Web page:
Welcome to European Tribune. It's gone a bit quiet around here these days, but it's still going.
This isn't the first time the question of NATO's future and role, if any, has come up. I remember seeing it in the 1990's. I don't recall hearing a compelling reason for NATO's continuance.

That being said, then, as now, the feeling is that for all its faults (and there are plenty - NATO cooperation in Afghanistan is miserable, and a blessing as well) nobody quite had the feeling that the world had changed enough to discard an agreement that might be almost impossible to reinstate in future. And in the 90's, uncertainty ruled.

Nobody then would have predicted that the face of conflict in the 21st century would be overwhelmingly intra-state rather than inter-state, but it is. Nobody would have predicted that there would have been a genocide, then another ethnic cleansing in Europe, but there was. And it was NATO who stepped up, not without missteps, when Operation Horseshoe was initiated. I remember at the time the Clinton administration saying that Balkan unrest was a European problem, and that the threat to European peace and security (and the threat was real) was something Europeans should step up and deal with. European leaders insisted on American involvement, perhaps reading better the mood in Moscow than did Washington.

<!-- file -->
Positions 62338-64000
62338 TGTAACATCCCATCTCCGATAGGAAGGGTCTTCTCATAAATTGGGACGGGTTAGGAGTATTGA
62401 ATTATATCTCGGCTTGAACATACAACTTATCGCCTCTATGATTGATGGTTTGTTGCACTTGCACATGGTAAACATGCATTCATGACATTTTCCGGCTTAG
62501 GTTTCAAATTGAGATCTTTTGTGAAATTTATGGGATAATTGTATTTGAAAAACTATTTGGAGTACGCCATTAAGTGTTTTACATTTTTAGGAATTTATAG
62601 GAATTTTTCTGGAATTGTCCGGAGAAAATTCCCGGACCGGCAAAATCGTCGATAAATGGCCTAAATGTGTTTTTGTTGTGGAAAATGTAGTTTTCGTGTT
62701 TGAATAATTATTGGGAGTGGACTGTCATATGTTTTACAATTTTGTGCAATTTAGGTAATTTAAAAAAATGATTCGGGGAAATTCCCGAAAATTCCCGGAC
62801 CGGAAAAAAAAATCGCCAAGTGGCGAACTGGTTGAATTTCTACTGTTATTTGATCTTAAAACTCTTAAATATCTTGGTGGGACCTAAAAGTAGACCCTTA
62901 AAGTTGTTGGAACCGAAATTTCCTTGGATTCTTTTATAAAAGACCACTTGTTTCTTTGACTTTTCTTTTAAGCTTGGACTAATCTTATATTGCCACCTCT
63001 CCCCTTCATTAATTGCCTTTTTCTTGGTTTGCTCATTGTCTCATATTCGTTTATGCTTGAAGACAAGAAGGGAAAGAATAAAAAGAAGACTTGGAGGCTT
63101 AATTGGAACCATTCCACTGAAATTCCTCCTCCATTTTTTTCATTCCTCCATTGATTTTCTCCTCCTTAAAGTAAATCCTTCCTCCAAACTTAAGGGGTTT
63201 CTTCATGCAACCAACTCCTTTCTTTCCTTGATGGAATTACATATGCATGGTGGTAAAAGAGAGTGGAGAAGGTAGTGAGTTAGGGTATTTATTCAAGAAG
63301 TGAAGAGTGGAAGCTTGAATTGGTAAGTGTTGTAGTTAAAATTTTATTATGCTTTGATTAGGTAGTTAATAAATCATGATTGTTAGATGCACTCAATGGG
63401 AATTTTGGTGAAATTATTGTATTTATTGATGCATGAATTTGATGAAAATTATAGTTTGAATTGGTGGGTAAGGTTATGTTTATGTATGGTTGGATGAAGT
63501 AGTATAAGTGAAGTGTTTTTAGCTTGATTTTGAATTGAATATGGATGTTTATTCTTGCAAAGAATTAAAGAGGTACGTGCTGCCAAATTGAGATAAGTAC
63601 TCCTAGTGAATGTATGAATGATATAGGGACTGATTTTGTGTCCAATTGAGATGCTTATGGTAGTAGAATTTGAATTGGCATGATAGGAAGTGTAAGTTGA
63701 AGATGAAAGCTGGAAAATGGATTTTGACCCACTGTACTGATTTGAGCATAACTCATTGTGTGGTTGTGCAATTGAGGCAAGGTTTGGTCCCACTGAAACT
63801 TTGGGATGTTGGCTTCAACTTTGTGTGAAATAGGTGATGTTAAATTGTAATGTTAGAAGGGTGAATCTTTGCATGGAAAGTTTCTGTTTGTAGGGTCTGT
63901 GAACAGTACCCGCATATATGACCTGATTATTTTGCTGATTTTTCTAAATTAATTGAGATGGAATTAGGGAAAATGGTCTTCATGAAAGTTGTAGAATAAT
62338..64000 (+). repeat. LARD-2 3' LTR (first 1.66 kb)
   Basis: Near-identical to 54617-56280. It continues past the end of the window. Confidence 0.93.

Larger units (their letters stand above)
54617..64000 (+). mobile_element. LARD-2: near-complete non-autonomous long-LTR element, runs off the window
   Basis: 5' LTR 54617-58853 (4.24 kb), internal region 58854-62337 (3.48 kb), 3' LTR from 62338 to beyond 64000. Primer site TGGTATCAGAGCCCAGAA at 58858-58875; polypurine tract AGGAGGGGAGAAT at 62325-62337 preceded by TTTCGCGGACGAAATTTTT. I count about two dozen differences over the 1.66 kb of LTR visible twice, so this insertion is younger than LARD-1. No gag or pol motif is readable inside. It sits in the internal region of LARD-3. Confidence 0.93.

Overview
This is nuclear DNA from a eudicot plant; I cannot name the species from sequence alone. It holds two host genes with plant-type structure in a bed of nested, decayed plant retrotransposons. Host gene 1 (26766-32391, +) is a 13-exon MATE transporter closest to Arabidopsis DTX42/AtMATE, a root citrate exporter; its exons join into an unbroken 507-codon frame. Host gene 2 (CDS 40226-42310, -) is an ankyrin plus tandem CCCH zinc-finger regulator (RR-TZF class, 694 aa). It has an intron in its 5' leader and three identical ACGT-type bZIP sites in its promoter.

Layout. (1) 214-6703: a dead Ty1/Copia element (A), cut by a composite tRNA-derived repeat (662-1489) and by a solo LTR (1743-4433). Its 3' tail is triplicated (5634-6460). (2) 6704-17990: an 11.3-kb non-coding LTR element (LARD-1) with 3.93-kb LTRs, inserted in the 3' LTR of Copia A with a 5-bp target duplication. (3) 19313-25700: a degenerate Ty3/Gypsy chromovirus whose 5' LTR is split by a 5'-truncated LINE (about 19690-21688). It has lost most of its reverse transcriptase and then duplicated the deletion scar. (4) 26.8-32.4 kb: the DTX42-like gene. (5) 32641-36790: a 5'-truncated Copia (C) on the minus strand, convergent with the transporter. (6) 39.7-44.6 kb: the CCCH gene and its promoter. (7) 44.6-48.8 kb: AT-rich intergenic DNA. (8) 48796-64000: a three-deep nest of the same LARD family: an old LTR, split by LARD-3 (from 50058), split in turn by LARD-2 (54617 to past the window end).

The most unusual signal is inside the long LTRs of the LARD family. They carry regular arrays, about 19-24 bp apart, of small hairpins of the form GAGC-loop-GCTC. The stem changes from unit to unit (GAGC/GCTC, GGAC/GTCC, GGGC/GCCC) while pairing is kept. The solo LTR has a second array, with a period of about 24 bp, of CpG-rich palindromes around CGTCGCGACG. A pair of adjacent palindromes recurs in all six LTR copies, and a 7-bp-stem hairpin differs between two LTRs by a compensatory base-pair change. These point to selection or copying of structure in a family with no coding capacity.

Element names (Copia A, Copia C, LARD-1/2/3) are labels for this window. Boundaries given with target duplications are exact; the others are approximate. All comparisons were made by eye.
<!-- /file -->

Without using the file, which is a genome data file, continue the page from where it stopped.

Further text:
In the end, for the US, the Russian proposal for a EU-Russian security agreement is likely seen as an attempt by Moscow to isolate the US. It's my feeling that the Bush/Cheney administration's disdain for multilateral agreements and penchant for going it alone is an anomaly, and for all our recent misdeeds, please bear in mind that since 1990, no other nation has sent troops over its borders as often as Russia, and linking EU security to successive siloviki regimes in Moscow in lieu of maintaining the existing link with Washington, seems to me to be a poor bargain.

Andrea Merkel is correct in stating that the future of European security lies in building agreements with Moscow, but basing your security on a relationship with a massively corrupt, opaque regime whose government rests on a foundation of iron control of the elements of civil society (the police, courts and press), whose current backstory is how Russia shall go it alone and yet emerge triumphant, is dangerous in so many ways. At best, I think, it would have a futile effort. At worst, it could have leant diplomatic weight to Russian adventures all along its southern and western borders.

Moscow has a long way to go yet and seemingly is oblivious to this fact. Putin speaking of the effects of the economic crisis at Davos:

"Let us be frank. Provoking military-political instability and upper regional conflicts is also a convenient way of deflecting people's attention from mounting social and economic problems. Regrettably, further attempts of this kind cannot be ruled out."

--quoted by Niall Ferguson in a statement to the US Senate Foreign Relations Committee.

"It Can't Be Just About Us"
--Frank Schnittger, ETian Extraordinaire
by papicek (papi_cek_at_hotmail_dot_com) on Thu Feb 26th, 2009 at 10:11:29 PM EST

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